Which is the Greatest Invention of All Time?

Johannes Gutenberg Which invention or innovation has had the most positive impact on the development of civilisation and the greatest benefit for mankind?  A strong contender is the printing press. Johannes Gutenberg (1398 – 1468) was a German blacksmith, goldsmith and printer who invented the printing press and movable type. Before Gutenberg all books had been hand written or stamped out with fixed... Read More--


How a Boy enabled the Blind to Read

Louis Braille Louis Braille was born in 1809 in Coupvray, a village near Paris. His father was a saddler and little Louis liked to play in his father’s workshop. Unfortunately at the age of three he accidentally pushed a sharp tool called an awl into his eye. His eye became infected. The infection spread to his other eye leaving the small child completely blind. Despite this terrible setback, Louis... Read More--


An Assembly Line of Innovations

Henry Ford A great way to innovate is to take an idea from another place and apply it in your field. Take as an example the assembly line. Henry Ford (1863 – 1947) is often credited with the innovation of the assembly line in mass manufacturing and he was the first to use it in automobile manufacture. However, Ford got the idea from an abattoir. A Ford executive, William Klann, was impressed with... Read More--


An Idea that Transformed Shopping

If you ran a supermarket in say 1960 then you had a problem. The number of different consumer goods kept increasing but how could you accurately price every item at checkout? Even the best checkout clerk could only remember a limited number of prices so most items had to have price stickers – but stickering every item was time consuming and labour intensive. If a price changed then all the units... Read More--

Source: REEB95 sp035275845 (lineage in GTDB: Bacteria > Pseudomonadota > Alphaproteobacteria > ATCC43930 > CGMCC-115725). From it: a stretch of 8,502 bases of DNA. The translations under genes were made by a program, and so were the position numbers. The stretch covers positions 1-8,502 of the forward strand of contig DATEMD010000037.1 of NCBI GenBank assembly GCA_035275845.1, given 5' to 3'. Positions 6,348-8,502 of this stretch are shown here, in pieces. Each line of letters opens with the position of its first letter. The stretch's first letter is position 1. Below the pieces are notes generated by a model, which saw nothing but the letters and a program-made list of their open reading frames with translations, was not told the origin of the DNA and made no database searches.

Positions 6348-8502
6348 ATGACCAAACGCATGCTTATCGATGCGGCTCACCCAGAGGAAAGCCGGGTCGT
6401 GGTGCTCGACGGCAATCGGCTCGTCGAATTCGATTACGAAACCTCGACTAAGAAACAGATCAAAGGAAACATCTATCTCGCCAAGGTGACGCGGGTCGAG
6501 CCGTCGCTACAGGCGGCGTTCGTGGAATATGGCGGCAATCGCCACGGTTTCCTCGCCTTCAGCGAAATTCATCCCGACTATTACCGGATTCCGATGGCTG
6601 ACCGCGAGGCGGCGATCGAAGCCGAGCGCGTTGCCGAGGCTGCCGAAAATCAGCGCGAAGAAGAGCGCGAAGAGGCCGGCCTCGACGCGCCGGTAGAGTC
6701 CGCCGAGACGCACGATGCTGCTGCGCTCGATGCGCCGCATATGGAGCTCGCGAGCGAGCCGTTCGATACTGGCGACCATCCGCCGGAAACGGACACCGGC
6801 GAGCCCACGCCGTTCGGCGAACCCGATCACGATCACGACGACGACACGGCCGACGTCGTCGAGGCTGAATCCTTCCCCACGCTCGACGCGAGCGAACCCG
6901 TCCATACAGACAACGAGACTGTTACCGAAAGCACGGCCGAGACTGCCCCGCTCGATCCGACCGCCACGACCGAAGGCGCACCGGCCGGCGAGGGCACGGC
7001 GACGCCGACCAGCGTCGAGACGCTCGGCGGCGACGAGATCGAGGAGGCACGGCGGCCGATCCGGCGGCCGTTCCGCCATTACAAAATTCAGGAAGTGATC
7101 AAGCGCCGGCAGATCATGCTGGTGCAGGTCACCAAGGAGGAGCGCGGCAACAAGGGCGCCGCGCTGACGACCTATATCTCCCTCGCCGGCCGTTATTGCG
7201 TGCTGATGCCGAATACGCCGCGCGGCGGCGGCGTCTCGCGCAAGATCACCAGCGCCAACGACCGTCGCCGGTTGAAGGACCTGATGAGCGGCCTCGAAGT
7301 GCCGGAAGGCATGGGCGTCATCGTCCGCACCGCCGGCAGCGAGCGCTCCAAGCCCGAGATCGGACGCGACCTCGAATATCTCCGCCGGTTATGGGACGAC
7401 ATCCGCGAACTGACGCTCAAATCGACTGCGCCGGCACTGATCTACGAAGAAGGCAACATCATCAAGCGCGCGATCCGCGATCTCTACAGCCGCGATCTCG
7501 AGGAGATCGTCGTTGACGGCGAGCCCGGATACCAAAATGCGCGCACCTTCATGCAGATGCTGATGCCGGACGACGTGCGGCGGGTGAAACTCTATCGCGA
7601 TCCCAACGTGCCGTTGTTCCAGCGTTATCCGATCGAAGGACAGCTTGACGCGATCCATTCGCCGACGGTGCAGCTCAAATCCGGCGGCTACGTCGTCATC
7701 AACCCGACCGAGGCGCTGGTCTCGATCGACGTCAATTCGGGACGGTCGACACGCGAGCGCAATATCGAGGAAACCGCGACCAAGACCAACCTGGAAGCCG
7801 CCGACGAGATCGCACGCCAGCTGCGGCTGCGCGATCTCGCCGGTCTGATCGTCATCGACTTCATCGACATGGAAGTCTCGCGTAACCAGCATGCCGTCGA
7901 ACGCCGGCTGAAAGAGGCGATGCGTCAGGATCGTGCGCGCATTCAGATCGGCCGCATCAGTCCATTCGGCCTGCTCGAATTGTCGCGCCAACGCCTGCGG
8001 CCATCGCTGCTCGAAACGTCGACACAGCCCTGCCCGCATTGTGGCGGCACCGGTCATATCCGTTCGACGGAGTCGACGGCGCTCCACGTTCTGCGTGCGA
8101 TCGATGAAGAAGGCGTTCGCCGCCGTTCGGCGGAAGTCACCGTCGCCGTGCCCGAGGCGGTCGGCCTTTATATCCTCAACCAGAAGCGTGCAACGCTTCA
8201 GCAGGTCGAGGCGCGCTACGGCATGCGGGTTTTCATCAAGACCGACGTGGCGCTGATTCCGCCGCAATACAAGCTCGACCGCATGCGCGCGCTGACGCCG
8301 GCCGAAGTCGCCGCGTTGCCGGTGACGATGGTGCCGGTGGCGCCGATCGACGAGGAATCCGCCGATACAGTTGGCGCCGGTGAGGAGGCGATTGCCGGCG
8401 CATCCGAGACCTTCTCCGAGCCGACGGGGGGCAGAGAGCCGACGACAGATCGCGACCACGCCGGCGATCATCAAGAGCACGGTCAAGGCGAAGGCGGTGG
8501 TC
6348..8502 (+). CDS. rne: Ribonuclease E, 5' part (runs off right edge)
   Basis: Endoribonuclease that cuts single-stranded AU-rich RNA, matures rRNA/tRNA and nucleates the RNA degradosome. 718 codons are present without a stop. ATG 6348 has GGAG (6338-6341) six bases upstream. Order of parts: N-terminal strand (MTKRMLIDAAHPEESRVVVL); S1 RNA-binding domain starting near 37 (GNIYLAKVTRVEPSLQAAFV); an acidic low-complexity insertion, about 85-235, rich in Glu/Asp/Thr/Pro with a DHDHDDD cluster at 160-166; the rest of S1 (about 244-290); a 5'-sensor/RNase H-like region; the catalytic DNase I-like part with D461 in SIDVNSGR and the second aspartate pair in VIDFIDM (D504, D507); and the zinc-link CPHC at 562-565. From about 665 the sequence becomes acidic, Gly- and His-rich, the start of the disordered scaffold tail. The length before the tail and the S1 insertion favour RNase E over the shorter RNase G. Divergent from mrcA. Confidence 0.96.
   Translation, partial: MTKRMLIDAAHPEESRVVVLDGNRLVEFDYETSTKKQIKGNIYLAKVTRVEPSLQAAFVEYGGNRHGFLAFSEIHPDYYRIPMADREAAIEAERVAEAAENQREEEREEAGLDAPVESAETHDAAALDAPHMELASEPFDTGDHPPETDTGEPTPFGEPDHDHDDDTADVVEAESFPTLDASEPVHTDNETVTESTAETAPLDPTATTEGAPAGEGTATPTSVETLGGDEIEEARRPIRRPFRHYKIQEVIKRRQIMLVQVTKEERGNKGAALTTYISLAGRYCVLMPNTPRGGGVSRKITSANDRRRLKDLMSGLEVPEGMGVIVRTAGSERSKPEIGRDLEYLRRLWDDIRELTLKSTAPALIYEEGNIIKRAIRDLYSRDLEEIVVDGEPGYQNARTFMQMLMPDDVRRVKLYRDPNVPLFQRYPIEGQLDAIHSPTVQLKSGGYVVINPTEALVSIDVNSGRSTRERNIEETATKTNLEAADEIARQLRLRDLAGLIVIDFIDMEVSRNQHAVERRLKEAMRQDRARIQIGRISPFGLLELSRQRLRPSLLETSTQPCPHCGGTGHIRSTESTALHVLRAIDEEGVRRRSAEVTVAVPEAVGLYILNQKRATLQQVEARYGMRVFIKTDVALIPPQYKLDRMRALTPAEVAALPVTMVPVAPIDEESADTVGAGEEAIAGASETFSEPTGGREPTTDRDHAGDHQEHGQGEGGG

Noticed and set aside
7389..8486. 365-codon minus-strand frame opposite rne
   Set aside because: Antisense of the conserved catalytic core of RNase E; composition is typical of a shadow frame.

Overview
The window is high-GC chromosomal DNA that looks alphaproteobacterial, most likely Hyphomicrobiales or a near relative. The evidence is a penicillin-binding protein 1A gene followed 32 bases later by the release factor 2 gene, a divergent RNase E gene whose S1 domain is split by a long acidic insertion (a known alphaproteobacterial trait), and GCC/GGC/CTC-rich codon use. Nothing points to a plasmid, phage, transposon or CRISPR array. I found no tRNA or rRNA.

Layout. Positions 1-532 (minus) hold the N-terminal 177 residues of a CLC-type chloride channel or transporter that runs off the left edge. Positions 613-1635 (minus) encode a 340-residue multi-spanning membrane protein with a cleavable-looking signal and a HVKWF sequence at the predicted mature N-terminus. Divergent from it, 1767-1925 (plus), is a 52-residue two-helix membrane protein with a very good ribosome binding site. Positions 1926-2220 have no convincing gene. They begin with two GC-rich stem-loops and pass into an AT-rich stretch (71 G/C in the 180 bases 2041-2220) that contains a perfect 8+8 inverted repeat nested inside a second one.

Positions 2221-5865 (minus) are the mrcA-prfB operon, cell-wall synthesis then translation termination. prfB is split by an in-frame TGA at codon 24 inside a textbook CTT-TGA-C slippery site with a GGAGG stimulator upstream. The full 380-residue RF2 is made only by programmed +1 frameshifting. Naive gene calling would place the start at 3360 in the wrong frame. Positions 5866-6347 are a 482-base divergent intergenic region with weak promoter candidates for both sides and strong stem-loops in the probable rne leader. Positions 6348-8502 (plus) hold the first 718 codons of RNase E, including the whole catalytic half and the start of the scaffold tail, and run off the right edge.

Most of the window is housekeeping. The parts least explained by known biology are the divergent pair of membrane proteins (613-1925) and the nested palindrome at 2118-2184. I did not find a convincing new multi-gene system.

When it comes to Innovation you can either be the Diner or the Dinner

Innovation gives you a choice.  You can either ride with the change and benefit or oppose the change and be run over.   A recent Reuters report describes how taxi drivers in Milan, Chicago and Paris are vigorously opposing the use of the Uber service – a mobile app that allows users to summon a chauffeured car.  It bypasses one of the best established of closed shops.  In places like Milan taxi... Read More--


Look for the Solution inside the Problem

Two prisoners dug a tunnel from their cell 80 feet to escape from prison. Where did they hide the dirt? I heard this story from Roni Horowitz of the consultancy group SIT who uses it to show the advantages of a method called Systematic Inventive Thinking (SIT). The answer is that they hid the dirt in the tunnel. The prisoners stole nylon sacks from the prison bakery and each day they dug the tunnel... Read More--


Innovation can Destroy as well as Create

Socrates Apparently Socrates in ancient Greece was strongly opposed to the new practice of writing. He thought that it would kill the long-established skill of memorizing and reciting epic stories. Furthermore he thought that writing would replace or discourage conversation. It seems ludicrous that any intellectual could oppose writing. However, every innovation involves an element of destruction.... Read More--


When Innovation threatens your business you must adapt or die.

What do you do when an innovation threatens to put you out of business?  Adapt or die.  Daniel Peter, who was born in 1836, was a Swiss candle-stick maker whose business started to suffer because of the new invention of oil lamps.  He had a factory that could pour liquid candle wax into molds.  How could he adapt these skills?  He decided to make chocolate bars but he wanted to do something to... Read More--


Has the Innovation Engine run out of Steam?

The Economist recently ran a feature entitled, ‘Has the Ideas Machine broken down?’   The front cover showed a Rodinesque figure sitting on a toilet and pondering the question, ‘Will we ever invent anything as useful again?’ There are many pundits who think that the innovation engine which has powered the growth of the world economy is running out of steam.  Peter Thiel, one of the founders... Read More--


Break the Rules and Move Fast – lessons from the Great Innovator Don Estridge

Don Estridge Don Estridge, ‘the father of the IBM PC’, was the man who tore up the IBM rule book in order to ship a revolutionary product, the IBM Personal Computer, which spawned a whole industry and ushered in a new era in the history of computing.  He was born in 1937 in Jacksonville, Florida. He gained a bachelor’s degree in electrical engineering at the University of Florida.  He worked... Read More--